Yes (students only). The university student health plan (offered through PacificSource) is different from the university employee health plan (offered through Providence) and only covers the student themselves. The student plan covers gender affirming care and related procedures, including hormone therapy and gender reassignment surgery.
The policy can be found here.
The University Counseling Center affirms, honors, respects, and celebrates diversity in the broadest sense including age, body size and shape, differing abilities, gender, ethnicity, nationality, outward appearance, political ideology, race, religious and spiritual beliefs, sexual and affectual orientation, and socioeconomic class. The center is devoted to confronting discrimination, oppression, and prejudice in all of their many forms. As it works toward a more inclusive university community, it strives for the preservation and protection of fundamental human rights.
All restroom signs indicate the availability and location of a gender-inclusive family restroom within the building.
Information on campus restrooms, including the law school, can be found here.
Course offerings include Civil Rights; Gender and Justice; and Race, Gender, Bias and Law.
UO Law requires that students complete one of the courses that are approved to meet the Diversity Graduation Requirement. For a list of courses, see this page.
The University of Oregon School of Law provides financial support for the following: The OUTLaws student organization; travel funding for attending Lavender Law; and funding to support student participation in the National LGBT Moot Court competition hosted by the Williams Institute at UCLA.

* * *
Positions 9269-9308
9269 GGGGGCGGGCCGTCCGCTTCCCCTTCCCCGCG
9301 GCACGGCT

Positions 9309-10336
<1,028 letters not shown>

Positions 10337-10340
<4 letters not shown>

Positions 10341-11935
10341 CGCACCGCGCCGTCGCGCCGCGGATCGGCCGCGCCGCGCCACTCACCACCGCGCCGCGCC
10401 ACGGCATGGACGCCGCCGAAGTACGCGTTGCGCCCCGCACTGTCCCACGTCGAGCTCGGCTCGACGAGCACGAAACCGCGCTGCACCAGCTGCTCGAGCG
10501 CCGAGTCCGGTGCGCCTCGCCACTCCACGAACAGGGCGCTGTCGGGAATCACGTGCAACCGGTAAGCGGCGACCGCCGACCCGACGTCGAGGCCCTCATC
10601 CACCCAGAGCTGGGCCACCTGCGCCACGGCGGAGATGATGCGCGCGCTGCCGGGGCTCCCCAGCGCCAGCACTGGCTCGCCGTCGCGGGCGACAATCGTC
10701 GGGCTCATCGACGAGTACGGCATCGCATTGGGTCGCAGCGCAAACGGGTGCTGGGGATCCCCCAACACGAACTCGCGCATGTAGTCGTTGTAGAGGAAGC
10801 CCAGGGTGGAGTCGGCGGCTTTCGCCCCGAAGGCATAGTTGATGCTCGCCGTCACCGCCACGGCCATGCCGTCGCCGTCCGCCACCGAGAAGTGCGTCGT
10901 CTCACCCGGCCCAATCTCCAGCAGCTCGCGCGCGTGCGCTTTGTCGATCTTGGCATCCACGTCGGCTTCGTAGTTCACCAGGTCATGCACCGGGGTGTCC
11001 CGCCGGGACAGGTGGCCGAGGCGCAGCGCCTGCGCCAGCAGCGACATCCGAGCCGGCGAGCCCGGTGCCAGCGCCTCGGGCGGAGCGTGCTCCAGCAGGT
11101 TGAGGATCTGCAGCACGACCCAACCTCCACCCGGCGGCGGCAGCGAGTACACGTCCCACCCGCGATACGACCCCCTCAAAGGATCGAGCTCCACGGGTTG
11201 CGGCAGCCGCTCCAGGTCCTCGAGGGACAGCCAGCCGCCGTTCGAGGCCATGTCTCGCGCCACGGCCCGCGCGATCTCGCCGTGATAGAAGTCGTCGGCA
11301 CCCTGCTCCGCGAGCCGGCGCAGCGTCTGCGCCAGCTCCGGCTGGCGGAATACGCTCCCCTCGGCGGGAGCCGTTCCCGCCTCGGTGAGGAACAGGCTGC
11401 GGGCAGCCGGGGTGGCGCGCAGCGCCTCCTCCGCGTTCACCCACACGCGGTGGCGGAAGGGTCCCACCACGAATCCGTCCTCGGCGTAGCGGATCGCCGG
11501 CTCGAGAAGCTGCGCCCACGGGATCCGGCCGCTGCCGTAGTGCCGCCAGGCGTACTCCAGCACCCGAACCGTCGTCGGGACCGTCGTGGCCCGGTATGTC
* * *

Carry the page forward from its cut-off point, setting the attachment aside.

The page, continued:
Yes, mandatory for all students
Yes, optional for all students
We have a mandatory session during 1L orientation that is on equity/inclusion. From there, we offer a range of optional programming throughout the year that students can self-select into.
Discussions about LGBTQ+ issues are welcomed and addressed widely at our school, whether it be in Constitutional Law, Estate Planning, Family Law, or Employment Law. Our school supports several enrolled transgender students and continues to support our alumni base that identifies as LGBTQIA+. Many staff and faculty members have also attended the University of Oregon’s Queer Ally Coalition training, and some wear name tags and use email signatures with preferred pronouns.
LGBTQ+ law students can use the resources of and become involved with the University of Oregon’s Office of Lesbian, Gay, Bisexual, Transgender Education and Support Services (LGBTESS). This office includes transition support, events and programming, panels and educational resources, support and discussion groups, LGBTQ+-specific scholarships, and several student groups.
The University of Oregon affirms and actively promotes the right of all individuals to equal opportunity in education and employment without regard to any protected basis, including race, color, sex, national origin, age, religion, marital status, disability, veteran status, sexual orientation, gender identity and gender expression or any other consideration not directly and substantively related to effective performance.